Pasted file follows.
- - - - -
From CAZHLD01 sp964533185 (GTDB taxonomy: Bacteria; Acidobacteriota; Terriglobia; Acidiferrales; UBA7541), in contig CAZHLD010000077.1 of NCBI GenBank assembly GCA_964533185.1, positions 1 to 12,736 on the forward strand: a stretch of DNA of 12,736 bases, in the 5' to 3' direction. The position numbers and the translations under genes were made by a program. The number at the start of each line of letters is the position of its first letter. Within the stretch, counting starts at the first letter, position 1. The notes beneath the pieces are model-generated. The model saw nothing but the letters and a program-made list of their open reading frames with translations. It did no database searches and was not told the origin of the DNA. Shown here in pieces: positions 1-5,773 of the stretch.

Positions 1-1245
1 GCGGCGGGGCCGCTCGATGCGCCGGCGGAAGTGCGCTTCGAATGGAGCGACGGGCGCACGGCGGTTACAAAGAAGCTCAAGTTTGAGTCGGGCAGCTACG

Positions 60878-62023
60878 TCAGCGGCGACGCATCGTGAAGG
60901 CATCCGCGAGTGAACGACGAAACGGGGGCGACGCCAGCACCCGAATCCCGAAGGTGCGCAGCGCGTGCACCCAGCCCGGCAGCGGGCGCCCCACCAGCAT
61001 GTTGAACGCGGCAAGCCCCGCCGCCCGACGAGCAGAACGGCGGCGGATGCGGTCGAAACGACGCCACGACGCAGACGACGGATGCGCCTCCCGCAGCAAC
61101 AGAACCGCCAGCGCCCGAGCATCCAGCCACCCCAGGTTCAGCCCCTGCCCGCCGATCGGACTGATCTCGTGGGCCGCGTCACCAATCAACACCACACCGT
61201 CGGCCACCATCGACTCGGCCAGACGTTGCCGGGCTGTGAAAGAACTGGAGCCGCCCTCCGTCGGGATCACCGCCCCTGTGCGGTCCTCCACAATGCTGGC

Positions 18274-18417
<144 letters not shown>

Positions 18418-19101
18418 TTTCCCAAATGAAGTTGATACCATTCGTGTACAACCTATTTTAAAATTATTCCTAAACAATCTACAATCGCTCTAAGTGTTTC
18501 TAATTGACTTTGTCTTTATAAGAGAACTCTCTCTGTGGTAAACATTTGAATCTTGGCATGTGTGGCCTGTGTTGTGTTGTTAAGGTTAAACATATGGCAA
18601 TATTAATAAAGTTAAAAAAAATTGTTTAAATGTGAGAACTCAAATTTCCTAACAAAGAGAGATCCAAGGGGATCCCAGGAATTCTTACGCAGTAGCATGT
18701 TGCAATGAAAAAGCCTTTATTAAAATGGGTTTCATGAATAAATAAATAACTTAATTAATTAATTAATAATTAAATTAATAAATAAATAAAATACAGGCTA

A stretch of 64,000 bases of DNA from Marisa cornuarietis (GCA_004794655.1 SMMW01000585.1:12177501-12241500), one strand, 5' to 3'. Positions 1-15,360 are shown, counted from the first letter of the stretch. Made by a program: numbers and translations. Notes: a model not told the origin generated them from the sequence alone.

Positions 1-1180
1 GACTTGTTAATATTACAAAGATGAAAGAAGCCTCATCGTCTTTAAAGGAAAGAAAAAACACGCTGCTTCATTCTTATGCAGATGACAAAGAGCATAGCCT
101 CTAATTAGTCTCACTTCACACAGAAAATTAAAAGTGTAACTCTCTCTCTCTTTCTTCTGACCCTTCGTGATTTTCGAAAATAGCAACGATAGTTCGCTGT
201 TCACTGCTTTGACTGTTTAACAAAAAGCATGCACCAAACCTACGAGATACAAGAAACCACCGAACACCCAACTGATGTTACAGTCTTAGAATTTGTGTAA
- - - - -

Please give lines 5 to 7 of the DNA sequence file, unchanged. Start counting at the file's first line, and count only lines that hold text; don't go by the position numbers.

60878 TCAGCGGCGACGCATCGTGAAGG
60901 CATCCGCGAGTGAACGACGAAACGGGGGCGACGCCAGCACCCGAATCCCGAAGGTGCGCAGCGCGTGCACCCAGCCCGGCAGCGGGCGCCCCACCAGCAT
61001 GTTGAACGCGGCAAGCCCCGCCGCCCGACGAGCAGAACGGCGGCGGATGCGGTCGAAACGACGCCACGACGCAGACGACGGATGCGCCTCCCGCAGCAAC